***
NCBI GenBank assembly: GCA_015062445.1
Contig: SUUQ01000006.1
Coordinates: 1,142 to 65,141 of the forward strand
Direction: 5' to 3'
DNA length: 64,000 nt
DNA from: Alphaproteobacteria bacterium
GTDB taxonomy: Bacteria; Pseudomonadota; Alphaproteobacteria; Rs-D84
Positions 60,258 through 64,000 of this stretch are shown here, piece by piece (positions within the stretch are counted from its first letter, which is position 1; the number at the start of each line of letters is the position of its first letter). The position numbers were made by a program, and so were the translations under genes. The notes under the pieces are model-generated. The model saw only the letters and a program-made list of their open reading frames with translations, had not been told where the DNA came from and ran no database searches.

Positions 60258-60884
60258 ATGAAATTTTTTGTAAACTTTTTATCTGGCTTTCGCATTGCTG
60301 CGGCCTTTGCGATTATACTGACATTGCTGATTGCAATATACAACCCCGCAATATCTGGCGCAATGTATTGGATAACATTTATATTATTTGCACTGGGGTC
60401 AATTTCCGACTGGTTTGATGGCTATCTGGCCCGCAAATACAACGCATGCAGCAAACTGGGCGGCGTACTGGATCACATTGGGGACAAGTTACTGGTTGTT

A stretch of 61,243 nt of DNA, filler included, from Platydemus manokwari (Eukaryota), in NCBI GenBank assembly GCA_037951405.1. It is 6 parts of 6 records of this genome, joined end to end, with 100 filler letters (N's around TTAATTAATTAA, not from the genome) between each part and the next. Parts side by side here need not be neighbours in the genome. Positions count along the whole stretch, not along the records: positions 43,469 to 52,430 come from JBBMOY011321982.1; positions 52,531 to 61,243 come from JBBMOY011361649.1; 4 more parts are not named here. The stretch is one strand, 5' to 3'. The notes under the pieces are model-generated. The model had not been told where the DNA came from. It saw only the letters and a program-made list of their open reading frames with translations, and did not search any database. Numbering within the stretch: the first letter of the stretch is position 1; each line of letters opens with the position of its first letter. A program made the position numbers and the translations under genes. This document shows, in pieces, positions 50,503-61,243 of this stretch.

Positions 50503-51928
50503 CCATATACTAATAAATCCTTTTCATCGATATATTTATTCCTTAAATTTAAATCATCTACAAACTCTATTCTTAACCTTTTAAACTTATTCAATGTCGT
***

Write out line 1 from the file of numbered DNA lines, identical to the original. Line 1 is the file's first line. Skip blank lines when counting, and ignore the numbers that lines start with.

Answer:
NCBI GenBank assembly: GCA_015062445.1